The question of whether organisicm or contextualism is at play depends on the primary system of interest. The system of interest for one inquiry may be different from the system of interest in another inquiry.
As a resource for scholars who would prefer the original words as published, here’s an excerpt from Pepper 1942, Chapter VII describing the content explicated in the tables above.
These four hypotheses arrange themselves in two groups of two each.
- The first two are analytical world theories; the second two, synthetic.
Not that the analytical theories do not recognize and interpret synthesis, and the synthetic theories analysis; but the basic facts or danda of the analytical theories are mainly in the nature of elements or factors, so that synthesis becomes a derivative and not a basic fact, while the basic facts or danda of the synthetic theories are complexes or contexts, so that analysis becomes derivative. There is thus a polarity between these two pairs of hypotheses.
There is also a polarity between the members of each pair, and the polarity is of the same sort in each pair.
- Formism and contextualism are dispersive theories;
- mechanism and organicism, integrative theories.
So, analysis, is treated dispersively by formism and integratively by mechanism, and synthesis is treated dispersively by contextualism and integratively by organicism. [p. 142, editorial paragraphing added]
That is to say, the categories of formism and contextualism are such that, on the whole, facts are taken one by one from whatever source they come and are interpreted as they come and so are left. The universe has for these theories the general effect of multitudes of facts rather loosely scattered about and not necessarily determining one another to any considerable degree. The cosmos for these theories is not in the end highly systematic — the very word “cosmos” is not exactly appropriate. They regard system as something imposed upon parts of the world by other parts, so that there is an inherent cosmic resistance to determinate order in the world as well as a cosmic trend to impose it. Pure cosmic chance, or unpredictability, is thus a concept consistent with these theories even if not resorted to or emphasized by this or that particular writer. [pp. 142-143]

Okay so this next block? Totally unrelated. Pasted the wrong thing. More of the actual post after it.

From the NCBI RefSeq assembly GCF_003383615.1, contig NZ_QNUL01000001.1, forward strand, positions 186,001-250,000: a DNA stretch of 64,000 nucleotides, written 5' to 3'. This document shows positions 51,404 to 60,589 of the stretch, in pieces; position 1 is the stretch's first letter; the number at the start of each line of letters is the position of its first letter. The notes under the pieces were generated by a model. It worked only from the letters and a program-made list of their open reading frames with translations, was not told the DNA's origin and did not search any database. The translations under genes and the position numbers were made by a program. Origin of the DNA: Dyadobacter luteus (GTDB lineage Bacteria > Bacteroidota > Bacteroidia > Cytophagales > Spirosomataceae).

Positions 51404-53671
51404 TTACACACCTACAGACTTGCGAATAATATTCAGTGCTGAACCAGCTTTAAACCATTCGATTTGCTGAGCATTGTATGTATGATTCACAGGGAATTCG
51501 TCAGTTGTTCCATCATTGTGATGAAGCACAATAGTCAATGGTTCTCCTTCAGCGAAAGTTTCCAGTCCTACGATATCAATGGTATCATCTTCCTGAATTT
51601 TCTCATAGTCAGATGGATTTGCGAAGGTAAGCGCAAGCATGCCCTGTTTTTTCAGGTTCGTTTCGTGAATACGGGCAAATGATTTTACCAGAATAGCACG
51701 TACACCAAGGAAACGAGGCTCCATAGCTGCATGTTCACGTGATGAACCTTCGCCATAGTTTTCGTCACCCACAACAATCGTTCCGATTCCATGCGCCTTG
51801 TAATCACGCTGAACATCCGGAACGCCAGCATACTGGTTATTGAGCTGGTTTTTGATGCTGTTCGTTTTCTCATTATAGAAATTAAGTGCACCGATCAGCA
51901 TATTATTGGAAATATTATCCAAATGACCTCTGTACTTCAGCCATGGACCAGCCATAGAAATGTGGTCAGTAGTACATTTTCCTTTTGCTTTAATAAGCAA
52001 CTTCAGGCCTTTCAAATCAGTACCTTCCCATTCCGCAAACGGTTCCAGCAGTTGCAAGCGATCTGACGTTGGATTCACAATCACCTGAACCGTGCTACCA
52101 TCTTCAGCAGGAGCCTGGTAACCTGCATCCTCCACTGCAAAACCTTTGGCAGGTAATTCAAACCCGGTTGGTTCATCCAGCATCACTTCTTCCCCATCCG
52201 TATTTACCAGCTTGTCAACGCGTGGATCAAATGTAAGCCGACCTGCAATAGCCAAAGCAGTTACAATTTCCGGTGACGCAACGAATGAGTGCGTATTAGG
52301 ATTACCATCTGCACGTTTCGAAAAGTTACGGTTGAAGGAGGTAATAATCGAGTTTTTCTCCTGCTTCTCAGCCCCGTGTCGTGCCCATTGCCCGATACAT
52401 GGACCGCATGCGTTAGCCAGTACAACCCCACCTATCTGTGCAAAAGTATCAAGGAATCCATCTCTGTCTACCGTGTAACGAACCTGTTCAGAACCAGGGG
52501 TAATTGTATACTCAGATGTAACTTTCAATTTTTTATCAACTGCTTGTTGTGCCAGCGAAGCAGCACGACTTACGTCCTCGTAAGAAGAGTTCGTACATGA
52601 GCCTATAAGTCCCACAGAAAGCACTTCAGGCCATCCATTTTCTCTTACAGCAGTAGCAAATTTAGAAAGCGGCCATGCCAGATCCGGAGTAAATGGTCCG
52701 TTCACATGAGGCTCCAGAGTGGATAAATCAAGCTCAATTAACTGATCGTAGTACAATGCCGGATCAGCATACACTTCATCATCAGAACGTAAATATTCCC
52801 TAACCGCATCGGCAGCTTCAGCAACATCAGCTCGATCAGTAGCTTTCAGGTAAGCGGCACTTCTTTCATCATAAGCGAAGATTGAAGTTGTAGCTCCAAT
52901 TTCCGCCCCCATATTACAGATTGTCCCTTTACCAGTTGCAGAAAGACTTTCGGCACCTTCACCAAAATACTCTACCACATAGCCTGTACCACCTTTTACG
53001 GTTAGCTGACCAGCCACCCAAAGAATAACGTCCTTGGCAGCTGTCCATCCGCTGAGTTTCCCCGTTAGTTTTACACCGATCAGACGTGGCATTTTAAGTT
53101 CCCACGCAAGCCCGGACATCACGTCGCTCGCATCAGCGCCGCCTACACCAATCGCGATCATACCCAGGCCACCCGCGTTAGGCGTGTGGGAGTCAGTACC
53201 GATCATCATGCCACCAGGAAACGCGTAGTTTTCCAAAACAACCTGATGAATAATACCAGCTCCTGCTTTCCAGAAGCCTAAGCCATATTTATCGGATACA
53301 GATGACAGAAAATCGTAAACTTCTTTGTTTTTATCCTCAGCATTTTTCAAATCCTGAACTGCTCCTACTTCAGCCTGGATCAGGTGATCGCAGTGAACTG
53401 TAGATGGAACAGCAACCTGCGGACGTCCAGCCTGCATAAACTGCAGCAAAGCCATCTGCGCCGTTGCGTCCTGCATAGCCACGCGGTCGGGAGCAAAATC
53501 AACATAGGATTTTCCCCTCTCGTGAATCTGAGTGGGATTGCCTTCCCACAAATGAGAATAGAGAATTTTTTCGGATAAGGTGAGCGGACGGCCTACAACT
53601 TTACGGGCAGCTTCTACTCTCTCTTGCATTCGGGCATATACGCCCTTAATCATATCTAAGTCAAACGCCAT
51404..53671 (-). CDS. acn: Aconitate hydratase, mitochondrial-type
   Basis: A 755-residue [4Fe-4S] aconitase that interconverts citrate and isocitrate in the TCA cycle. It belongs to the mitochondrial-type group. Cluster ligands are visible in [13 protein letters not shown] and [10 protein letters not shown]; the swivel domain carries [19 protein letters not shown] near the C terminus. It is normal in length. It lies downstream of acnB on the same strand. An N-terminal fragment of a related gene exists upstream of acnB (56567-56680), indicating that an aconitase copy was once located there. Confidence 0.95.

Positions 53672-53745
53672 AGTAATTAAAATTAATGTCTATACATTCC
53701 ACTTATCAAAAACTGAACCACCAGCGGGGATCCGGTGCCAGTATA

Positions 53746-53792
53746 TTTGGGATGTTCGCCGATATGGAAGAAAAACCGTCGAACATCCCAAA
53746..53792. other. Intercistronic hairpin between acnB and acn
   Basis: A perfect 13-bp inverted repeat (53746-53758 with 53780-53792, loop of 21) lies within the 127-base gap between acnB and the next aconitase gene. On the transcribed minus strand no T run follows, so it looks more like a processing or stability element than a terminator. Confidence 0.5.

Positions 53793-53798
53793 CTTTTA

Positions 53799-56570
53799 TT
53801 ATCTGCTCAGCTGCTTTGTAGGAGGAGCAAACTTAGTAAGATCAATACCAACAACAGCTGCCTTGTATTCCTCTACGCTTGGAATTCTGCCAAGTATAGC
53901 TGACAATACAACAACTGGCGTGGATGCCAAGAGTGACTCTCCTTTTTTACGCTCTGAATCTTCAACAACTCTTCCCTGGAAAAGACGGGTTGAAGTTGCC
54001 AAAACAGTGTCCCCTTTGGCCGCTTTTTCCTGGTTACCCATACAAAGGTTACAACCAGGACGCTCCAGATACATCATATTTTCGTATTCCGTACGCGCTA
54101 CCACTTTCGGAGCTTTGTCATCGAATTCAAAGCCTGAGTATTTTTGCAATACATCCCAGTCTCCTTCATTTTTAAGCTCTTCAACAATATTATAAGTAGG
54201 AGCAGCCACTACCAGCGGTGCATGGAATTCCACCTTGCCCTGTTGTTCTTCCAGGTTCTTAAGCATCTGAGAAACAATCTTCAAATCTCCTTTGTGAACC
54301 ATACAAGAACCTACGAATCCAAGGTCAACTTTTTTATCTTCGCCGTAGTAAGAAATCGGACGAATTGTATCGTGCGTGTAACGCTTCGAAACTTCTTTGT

For the categories of mechanism and organicism, however, a concept of cosmic chance is inherently inconsistent and is veiled or explained away on every occasion that it threatens to emerge. If nothing better can be done with it, it is corraled in certain restricted areas of the world where the unpredictable is declared predictable, possibly in accordance with a law of probability. For these two theories the world appears literally as a cosmos where facts occur in a determinate order, and where, if enough were known, they could be predicted, or at least described, as being necessarily just what they are to the minutest detail.
From this parallelism another follows: that the type of inadequacy with which the dispersive theories are chiefly threatened is indeterminateness or lack of precision, whereas the type of inadequacy with which the integrative theories are chiefly threatened is lack of scope. [p. 143]
The intricacies of philosophical language require some extra effort!
Daley, Michael C. 2000. “An Image of Enduring Plurality in Economic Theory: The Root -Metaphor Theory of Stephen C Pepper.” Doctoral dissertation, Durham, NH: University of New Hampshire. https://scholars.unh.edu/dissertation/2118.
Emery, Fred E., and Eric L. Trist. 1965. “The Causal Texture of Organizational Environments.” Human Relations 18 (1): 21–32. https://doi.org/10.1177/001872676501800103.
Hayes, Steven C., Linda J. Hayes, and Hayne W. Reese. 1988. “Finding the Philosophical Core: A Review of Stephen C. Pepper’s World Hypotheses: A Study in Evidence.” Journal of the Experimental Analysis of Behavior 50 (1): 97. https://doi.org/10.1901/jeab.1988.50-97, cached at https://www.ncbi.nlm.nih.gov/pmc/articles/PMC1338844/
Pepper, Stephen C. 1942. “A General View of the Hypotheses.” In World Hypotheses: A Study in Evidence, 141–50. Berkeley: University of California Press. https://doi.org/10.1525/9780520341869 .
Pepper, Stephen C. 1942. “Evidence and Corroboration.” In World Hypotheses: A Study in Evidence, 39–70. Berkeley: University of California Press. https://doi.org/10.1525/9780520341869 .